The most abundant plasma protein in mammals is albumin. It is produced in the liver and transferred as a non-glycosylated protein into the plasma. This multifunctional protein can bind to ligands.
Bovine serum albumin (BSA) is extensively used for drug delivery since it is widely available, cheap and easily purified, has ligand-binding properties, and is widely accepted in the pharmaceutical industry.
1, 25, 100 g in poly bottle
1 kg in poly bottle
Albumin is the most important circulatory protein involved in the control of Ca2+ (and Mg2+) levels in mammals.
Certain conformational and primary-sequence epitopes of BSA are suspected allergens in human beef and milk allergies.
Purified by chromatography
Serum albumin may be referred to as Fraction V. This naming convention is taken from the original Cohn method of fractionating serum proteins using cold ethanol precipitation. Serum albumin was found in the fifth ethanol fraction using Cohn′s method. Since then, the term "Fraction V" has been used by some to describe serum albumin regardless of the method of preparation. Others have used this term to describe serum albumin purified by ethanol fractionation methods that have been highly modified since the original Cohn method was described. Sigma-Aldrich manufactures and distributes serum albumins purified from a variety of primary methods including the true Cohn fractionation method, modified ethanol fractionation methods, heat shock and chromatography. Additional purification steps may include crystallization or charcoal filtration.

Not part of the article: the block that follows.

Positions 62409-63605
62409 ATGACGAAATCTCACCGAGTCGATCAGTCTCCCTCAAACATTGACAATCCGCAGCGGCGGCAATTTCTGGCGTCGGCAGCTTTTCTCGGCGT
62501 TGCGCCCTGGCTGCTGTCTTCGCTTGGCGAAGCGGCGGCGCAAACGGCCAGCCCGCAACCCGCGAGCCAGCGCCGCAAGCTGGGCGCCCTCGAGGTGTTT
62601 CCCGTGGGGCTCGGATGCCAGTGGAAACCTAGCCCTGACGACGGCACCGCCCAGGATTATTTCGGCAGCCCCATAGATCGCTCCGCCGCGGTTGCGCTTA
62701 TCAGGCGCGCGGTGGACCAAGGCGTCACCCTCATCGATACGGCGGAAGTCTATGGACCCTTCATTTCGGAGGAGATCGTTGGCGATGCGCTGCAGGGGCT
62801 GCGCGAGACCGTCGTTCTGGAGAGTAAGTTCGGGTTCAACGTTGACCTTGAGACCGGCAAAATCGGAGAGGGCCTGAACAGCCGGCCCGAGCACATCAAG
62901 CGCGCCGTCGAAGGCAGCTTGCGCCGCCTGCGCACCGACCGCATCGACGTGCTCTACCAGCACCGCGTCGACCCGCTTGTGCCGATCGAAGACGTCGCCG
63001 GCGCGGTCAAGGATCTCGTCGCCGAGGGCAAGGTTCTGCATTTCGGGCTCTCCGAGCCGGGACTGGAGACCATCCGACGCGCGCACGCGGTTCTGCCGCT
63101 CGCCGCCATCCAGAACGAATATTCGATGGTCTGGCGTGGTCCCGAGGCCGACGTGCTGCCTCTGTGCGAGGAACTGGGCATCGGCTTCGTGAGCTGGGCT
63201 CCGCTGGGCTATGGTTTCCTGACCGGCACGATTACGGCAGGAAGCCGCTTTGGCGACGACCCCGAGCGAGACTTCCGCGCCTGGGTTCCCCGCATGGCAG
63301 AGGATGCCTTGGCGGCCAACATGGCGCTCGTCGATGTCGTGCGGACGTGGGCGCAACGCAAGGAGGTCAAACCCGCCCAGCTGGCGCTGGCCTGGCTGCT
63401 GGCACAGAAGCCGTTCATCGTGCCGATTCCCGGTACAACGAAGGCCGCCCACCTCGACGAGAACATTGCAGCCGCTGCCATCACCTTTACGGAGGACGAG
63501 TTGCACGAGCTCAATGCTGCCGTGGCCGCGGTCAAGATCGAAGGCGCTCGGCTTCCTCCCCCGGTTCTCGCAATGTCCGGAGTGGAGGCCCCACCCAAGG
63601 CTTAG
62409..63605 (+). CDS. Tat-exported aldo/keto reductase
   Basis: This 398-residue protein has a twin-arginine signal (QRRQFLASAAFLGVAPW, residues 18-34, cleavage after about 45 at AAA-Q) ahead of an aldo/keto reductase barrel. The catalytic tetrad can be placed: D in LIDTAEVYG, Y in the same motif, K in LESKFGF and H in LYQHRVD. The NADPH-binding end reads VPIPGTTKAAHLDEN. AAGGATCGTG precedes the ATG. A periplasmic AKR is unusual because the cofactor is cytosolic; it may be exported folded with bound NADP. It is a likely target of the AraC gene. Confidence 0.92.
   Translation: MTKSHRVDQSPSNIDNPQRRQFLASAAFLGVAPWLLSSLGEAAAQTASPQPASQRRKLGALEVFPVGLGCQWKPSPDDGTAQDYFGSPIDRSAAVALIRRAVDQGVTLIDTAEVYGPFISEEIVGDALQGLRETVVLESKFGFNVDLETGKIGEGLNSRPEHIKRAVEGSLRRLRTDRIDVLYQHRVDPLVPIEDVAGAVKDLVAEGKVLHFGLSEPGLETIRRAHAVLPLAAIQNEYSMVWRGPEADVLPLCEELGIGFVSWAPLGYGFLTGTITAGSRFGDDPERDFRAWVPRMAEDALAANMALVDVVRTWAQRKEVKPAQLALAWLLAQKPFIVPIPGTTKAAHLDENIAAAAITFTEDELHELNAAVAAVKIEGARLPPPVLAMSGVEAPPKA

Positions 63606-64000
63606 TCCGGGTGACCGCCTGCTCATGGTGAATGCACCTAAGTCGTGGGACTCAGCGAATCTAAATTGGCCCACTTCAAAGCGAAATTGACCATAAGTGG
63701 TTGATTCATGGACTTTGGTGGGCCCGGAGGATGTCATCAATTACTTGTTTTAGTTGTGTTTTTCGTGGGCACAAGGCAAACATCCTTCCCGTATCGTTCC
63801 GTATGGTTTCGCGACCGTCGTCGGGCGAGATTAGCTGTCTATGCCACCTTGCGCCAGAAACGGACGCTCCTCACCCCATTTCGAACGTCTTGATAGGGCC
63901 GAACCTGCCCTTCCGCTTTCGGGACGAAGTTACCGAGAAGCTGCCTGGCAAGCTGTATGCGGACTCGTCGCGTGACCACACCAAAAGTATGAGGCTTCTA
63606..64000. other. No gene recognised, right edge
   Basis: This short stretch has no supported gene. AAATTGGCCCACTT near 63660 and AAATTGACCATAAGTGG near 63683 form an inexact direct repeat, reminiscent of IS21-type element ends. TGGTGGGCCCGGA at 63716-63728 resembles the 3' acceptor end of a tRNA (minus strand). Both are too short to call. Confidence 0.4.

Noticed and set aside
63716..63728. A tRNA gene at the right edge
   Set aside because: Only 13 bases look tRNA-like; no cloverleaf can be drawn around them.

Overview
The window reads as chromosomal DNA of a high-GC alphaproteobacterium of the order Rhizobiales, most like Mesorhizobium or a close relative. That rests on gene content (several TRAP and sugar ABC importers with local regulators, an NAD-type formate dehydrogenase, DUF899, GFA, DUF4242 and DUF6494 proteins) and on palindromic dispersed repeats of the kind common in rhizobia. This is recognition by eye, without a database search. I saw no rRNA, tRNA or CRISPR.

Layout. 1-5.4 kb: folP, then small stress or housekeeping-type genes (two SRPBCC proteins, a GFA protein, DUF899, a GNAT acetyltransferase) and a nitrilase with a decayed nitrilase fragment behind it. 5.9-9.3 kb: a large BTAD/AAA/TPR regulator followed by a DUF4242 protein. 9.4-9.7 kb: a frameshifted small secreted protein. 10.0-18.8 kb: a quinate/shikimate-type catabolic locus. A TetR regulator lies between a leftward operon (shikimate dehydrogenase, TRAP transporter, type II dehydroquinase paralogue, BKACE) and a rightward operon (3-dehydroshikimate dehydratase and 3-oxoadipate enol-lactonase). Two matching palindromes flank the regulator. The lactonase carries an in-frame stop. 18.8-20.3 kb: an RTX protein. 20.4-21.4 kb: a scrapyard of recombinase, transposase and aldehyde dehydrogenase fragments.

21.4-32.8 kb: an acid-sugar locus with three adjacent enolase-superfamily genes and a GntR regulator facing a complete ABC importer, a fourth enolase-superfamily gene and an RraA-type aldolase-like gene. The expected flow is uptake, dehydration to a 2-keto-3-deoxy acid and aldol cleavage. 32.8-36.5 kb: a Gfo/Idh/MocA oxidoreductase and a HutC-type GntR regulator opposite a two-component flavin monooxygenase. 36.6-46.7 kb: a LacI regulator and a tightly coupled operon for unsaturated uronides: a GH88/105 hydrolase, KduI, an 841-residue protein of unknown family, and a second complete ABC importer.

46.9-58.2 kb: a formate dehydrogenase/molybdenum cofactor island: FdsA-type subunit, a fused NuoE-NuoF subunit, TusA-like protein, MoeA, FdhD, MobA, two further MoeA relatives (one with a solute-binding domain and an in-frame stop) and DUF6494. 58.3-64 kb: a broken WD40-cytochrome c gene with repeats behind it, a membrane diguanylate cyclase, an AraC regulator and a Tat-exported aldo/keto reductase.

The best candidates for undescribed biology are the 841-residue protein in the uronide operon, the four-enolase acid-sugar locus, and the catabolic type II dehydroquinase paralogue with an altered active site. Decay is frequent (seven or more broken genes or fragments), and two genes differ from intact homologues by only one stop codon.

Sourced and manufactured in New Zealand